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Technology, health care stocks lead indexes higher

by The Associated. Press | October 20, 2021 at 2:06 a.m.
ProShares CEO Michael Sapir is photographed outside the New York Stock Exchange before his company is listed, Tuesday, Oct. 19, 2021. ProShares will launch the country's first exchange-traded fund linked to Bitcoin. (AP Photo/Richard Drew)

Health care and technology companies led a broad rally for stocks on Wall Street Tuesday as investors welcomed another batch of encouraging company earnings reports.

The S&P 500 rose 0.7%, driving the benchmark index to its fifth straight gain. The Dow Jones Industrial Average rose 0.56% and the tech-heavy Nasdaq rose 0.7%.

Among the tech sector winners were Apple, which rose 1.5%, and software maker Adobe, which added 2.1%. Johnson and Johnson, the world's biggest maker of health care products, rose 2.3% after raising its profit forecast for the year following the release of strong third-quarter earnings.

"We're starting to get more earnings in for the third quarter, and so far so good," said Tom Hainlin, national investment strategist at U.S. Bank Wealth Management. "So far, the results are coming in and we haven't had a material downgrade in outlooks."

The S&P 500 rose 33.17 points to 4,519.63. The index is now within 0.4% of the all-time high it set Sept. 2. The Dow gained 198.70 points to 35,457.31. The Nasdaq rose 107.28 points to 15,129.09.

Small company stocks also rose. The Russell 2000 index gained 8.07 points, or 0.4%, to 2,275.91.

The broad gains for stocks follow a mixed start to the week as investors continue monitoring corporate earnings for clues as to how companies will move forward through the year as they deal with rising inflation, global supply chain delays and the economic recovery slowing down.

"There was a nervousness going in as we started to see some supply chain interruptions," said J.J. Kinahan, chief strategist with TD Ameritrade. "But, the overall picture is still a fairly positive one."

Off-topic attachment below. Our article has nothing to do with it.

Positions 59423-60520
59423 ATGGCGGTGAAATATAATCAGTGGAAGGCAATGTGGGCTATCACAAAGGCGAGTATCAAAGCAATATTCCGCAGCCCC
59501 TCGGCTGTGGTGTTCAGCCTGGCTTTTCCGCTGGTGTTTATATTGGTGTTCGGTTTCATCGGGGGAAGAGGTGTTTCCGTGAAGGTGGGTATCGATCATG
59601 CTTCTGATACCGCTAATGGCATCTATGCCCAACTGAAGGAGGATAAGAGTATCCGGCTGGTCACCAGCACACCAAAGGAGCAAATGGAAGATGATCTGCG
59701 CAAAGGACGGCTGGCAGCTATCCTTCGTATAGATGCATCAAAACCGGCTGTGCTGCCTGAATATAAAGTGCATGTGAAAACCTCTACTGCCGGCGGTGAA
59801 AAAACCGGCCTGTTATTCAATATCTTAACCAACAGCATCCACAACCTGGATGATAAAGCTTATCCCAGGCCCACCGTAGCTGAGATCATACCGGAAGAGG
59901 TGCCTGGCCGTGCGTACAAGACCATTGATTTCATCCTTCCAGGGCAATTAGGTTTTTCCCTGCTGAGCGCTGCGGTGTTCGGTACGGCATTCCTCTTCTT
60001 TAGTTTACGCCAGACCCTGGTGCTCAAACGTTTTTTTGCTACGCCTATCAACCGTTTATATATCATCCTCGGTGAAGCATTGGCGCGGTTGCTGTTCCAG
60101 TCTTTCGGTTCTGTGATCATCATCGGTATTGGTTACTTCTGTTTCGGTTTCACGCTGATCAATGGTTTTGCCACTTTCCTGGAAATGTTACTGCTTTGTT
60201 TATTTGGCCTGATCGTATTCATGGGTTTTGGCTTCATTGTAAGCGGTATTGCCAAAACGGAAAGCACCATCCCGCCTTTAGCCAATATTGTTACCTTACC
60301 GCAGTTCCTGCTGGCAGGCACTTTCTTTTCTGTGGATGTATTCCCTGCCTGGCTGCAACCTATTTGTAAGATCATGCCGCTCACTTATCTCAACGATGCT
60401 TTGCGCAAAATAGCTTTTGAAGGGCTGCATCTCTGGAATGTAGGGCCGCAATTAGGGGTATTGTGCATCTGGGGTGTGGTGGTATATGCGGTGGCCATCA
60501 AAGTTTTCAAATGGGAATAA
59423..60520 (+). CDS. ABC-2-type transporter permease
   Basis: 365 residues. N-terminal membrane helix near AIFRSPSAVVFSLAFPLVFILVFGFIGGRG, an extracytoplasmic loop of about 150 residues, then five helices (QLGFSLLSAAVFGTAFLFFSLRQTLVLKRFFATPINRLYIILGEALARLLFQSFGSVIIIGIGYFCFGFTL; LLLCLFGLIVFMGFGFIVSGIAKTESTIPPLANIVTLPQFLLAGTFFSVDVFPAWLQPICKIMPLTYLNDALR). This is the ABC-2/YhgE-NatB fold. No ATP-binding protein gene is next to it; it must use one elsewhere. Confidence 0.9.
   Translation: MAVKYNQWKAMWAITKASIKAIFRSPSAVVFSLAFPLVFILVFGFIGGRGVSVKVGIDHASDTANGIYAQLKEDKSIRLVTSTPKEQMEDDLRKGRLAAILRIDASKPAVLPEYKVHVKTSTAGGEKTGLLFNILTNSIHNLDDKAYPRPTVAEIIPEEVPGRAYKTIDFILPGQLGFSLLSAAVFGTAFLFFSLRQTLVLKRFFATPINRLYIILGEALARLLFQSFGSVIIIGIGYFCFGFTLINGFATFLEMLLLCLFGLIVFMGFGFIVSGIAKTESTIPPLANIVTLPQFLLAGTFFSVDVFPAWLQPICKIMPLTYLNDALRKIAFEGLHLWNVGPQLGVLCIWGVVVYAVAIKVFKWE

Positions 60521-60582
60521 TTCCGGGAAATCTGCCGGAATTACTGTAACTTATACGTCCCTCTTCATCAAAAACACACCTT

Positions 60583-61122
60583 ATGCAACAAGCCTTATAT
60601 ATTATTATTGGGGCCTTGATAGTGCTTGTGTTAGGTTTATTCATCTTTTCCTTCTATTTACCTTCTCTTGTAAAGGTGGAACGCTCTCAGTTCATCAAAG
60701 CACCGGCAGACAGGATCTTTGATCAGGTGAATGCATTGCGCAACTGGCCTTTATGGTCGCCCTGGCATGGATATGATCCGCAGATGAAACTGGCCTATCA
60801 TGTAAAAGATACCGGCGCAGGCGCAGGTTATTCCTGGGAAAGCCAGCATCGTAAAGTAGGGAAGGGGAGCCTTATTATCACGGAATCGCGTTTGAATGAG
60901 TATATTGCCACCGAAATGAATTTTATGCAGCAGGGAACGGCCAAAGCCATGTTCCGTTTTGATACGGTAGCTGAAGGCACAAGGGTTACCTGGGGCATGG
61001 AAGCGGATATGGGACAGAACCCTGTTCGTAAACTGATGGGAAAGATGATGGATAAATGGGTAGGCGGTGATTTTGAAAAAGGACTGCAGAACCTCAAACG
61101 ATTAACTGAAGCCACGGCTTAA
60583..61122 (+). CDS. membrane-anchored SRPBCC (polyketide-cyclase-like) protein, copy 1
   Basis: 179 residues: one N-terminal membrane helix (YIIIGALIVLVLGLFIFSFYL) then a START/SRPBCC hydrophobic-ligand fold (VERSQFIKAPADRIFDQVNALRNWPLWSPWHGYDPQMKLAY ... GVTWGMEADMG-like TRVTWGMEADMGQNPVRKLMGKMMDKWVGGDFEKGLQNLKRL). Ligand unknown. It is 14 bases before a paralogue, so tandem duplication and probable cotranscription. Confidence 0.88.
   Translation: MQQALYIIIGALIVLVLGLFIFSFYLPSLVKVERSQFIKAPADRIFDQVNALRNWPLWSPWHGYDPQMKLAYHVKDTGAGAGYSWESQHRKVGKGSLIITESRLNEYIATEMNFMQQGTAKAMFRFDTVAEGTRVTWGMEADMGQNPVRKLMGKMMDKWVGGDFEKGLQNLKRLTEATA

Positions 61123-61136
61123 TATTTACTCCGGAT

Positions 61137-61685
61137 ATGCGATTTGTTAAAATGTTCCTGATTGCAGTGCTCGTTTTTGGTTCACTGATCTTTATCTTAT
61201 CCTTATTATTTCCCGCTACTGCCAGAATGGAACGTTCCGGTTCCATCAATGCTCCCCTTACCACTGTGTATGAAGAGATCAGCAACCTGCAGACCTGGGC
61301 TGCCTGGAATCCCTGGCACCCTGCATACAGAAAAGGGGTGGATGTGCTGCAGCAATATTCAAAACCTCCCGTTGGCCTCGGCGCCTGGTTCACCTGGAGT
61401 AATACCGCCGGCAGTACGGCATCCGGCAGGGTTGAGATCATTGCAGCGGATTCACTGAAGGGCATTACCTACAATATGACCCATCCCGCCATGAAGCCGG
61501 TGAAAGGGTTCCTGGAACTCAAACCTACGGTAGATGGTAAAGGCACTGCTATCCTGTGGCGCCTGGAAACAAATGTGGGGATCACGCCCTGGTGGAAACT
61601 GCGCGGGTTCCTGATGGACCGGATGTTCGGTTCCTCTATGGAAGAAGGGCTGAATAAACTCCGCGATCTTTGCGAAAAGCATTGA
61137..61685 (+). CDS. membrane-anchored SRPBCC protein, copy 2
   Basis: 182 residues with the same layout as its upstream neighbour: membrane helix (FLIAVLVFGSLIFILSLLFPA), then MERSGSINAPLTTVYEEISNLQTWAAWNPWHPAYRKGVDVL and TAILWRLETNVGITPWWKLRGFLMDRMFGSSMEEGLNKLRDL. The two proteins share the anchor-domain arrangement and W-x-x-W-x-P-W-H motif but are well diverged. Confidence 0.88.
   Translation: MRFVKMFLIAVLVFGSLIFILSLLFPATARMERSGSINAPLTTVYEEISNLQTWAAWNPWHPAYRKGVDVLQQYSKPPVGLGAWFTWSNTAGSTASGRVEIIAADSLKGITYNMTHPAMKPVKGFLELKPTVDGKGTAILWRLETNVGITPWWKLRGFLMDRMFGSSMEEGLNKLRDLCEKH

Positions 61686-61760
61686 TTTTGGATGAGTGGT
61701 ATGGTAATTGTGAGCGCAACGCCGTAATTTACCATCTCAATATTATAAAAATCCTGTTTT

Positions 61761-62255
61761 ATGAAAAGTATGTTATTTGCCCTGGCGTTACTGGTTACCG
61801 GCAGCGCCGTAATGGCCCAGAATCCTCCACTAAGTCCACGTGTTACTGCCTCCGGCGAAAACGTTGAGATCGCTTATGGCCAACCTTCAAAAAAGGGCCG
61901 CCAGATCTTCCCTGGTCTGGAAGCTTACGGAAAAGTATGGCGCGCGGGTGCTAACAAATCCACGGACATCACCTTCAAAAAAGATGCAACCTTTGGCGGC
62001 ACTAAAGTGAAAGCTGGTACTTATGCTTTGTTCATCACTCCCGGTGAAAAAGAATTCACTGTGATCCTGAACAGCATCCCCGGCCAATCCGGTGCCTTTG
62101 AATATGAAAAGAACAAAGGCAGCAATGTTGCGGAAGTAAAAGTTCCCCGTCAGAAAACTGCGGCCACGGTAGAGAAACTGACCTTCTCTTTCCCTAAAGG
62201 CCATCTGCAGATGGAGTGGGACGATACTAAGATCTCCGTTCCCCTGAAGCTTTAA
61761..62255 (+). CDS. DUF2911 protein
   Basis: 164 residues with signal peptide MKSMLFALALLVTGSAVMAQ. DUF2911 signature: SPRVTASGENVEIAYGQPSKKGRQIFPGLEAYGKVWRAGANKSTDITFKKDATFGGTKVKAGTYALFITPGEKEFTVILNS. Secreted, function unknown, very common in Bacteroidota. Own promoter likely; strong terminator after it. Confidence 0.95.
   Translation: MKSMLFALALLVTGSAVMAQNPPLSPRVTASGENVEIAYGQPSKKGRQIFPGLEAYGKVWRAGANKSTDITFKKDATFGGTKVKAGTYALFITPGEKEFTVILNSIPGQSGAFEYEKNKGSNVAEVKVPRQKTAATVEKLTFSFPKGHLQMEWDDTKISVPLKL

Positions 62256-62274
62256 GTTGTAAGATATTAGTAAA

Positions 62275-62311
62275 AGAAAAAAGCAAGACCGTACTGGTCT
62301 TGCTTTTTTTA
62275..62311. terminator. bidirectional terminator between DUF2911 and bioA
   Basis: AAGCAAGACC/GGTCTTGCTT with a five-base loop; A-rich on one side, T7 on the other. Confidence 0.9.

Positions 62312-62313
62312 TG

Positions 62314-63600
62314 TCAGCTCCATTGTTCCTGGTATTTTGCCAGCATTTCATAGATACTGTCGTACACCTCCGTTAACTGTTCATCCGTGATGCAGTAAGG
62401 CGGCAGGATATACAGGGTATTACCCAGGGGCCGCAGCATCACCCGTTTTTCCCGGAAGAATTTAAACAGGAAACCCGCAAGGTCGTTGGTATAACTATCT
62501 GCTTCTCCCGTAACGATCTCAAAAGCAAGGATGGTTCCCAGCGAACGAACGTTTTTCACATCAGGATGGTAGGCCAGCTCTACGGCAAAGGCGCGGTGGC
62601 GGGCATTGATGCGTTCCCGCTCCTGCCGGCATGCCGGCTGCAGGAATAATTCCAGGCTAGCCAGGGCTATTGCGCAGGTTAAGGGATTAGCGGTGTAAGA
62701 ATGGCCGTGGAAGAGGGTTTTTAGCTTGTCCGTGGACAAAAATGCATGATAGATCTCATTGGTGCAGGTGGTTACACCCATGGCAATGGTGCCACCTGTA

Those supply chain problems are going to have different impacts on companies and industries, he said, including how they absorb the costs and whether they raise prices. Procter & Gamble fell 1.2% after saying it will raise prices as it faces higher commodity and freight costs.

So far, however, rising oil prices and other costs haven't cut in severely on company profit margins, Hainlin said.

All told, analysts polled by FactSet are now forecasting earnings growth of 30% for the S&P 500, up from 23% in June.

The first exchange-traded fund to track Bitcoin futures rose 4.7% in its market debut Tuesday. Trading was very heavy for the ProShares Bitcoin Strategy fund, reflecting the increasing interest in cryptocurrencies.

The ProShares Bitcoin Strategy fund offers a potentially easier way for some investors to get into the fast-growing cryptocurrency world, though it invests in futures contracts for Bitcoin rather than the currency itself. The price of Bitcoin rose 4.5%, according to CoinDesk. Its running about 1.2% below its all-time high of $64,888.99 per coin.

Bond yields moved higher. The yield on the 10-year Treasury rose to 1.64% from 1.58% late Monday.

Energy stocks gained ground as oil prices rose 0.6%. Exxon Mobil rose 1.5%. U.S. crude oil prices are up 73% for the year, while natural gas prices have risen roughly 81%. The prices have surged as the global economic recovery drives demand and it is raising concerns about a global energy crunch.